Early on, Sontag (a Gerard Manley Hopkins fan) taught the philosophy of religion at Columbia University, but her religious sensibilities seemed to wane as she focused more on herself as celebrity. Yet on her deathbed, she asked to say the "Our Father."

Freud wasn't a believer, yet at death, he wrote a letter playfully telling a friend he would meet her on the Elysian Fields.

The Irish Catholic poet Thomas, a womanizer and drinker, had little interest in religious matters. But he wrote poems, Roiphe says, "praising God and the beauty of the earth."

The best essay here highlights children's author and illustrator Sendak, whose lifelong fear of death may be seen in books like Where the Wild Things Are and In the Night Kitchen. Although Sendak didn't believe in God, he did believe in an afterlife where he would be reunited with his brother and sister. Toward the end of his life, Sendak voraciously read William Blake, a mystic and creative visionary -- perhaps to prepare himself for things to come.

By John Donvan and Caren Zucker
Published by The Crown Publishing Group, 688 pages, $30

The story of autism began hundreds of years ago when people with autistic-like symptoms were called holy fools and sometimes saints. Later, in the 17th and 18th centuries, people who made strange movements and sounds were considered witches and burned at the stake. Some were put in a confined space known as an idiot's cage.

More recently, people who exhibited unusual behaviors were placed in institutions. These behaviors included the inability to tolerate even slight changes in routine; an emotional indifference to others; a preference for repetitive motions; and an inability to communicate their feelings and to grasp the feelings of others.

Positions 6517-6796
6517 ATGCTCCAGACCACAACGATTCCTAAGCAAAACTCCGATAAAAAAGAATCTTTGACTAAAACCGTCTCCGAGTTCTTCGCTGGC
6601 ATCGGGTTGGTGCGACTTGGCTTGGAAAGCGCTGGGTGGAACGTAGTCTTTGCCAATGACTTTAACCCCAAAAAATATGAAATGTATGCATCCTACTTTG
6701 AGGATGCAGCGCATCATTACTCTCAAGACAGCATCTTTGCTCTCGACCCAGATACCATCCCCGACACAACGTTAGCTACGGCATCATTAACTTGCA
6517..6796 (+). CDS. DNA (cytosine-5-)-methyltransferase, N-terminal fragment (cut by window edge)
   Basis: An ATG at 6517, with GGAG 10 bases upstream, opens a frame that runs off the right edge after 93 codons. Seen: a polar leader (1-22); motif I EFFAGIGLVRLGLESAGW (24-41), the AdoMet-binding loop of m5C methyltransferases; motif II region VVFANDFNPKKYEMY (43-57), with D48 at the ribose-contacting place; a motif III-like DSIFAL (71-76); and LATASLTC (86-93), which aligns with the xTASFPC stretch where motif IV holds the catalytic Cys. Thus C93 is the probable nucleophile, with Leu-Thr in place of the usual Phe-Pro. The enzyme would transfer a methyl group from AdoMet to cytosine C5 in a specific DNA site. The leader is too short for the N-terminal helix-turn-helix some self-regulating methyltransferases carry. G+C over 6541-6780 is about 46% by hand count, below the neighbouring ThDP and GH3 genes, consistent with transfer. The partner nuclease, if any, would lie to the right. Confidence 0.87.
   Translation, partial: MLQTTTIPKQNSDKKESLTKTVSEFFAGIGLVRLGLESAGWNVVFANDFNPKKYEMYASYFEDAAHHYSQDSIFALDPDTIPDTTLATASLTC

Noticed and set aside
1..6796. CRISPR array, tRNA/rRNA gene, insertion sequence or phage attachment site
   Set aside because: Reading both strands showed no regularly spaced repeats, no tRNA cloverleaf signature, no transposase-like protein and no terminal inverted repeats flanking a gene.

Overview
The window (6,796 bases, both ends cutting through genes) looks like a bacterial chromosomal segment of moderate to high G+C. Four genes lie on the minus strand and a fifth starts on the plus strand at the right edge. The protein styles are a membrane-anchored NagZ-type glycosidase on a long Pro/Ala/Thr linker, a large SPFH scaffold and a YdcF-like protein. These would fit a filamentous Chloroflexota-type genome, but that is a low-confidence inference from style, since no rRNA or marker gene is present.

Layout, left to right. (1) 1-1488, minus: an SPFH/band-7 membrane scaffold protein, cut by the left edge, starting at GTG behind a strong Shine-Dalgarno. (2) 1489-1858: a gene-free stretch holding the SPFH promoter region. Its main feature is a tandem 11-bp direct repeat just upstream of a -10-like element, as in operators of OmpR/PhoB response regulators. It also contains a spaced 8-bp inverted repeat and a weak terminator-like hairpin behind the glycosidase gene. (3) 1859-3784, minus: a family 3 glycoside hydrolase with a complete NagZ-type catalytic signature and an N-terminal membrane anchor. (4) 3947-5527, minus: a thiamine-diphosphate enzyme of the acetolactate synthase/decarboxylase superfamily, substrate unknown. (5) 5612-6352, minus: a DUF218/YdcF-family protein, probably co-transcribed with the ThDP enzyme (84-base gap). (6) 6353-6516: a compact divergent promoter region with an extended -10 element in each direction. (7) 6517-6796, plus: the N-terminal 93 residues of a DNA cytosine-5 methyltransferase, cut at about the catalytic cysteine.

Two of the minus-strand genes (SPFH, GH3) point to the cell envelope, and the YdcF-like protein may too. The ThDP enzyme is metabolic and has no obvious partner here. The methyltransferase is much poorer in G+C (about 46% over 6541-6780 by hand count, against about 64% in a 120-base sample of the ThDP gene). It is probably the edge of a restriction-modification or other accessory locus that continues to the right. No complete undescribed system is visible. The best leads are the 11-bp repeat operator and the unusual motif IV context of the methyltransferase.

John Donvan and Caren Zucker's compelling book, In a Different Key, focuses on the recent history of autism in the United States. The authors build their story around a little boy named Donald Triplett.

In the early 1930s, Donald displayed the "constellation of behaviors" that was later termed autism but at the time had no name or diagnosis. His parents insisted on getting help from Dr. Leo Kanner, a world-renowned child psychiatrist from Johns Hopkins University. Studying Donald and 11 other children, Kanner came up with the name, autism, and its diagnosis.

In these early cases of autism, the condition was considered something caused by "refrigerator mothers." Later, some blamed vaccines. Now, autism is believed to be caused by a genetic predisposition combined with environmental factors.

The book covers campaigns to promote autism awareness and acceptance, as well as efforts to understand the cause of the syndrome, whose effects vary widely, with some people able to function well and others severely disabled.

The book is long. It zigzags through various places and times. There are major players and minor players, and sometimes the minor players turn out to be major, as in the young man with mild autism who argued convincingly that the syndrome should not be cured, or the 11-year-old girl with autism who played a duet on a Broadway stage and brought down the house.

But happy surprises like those are rare in this book, whose bottom line is that even after nearly 80 years of scientific research, no one knows what autism is or what causes it.

[Diane Scharper is the author of several books, including Radiant, Prayer Poems.]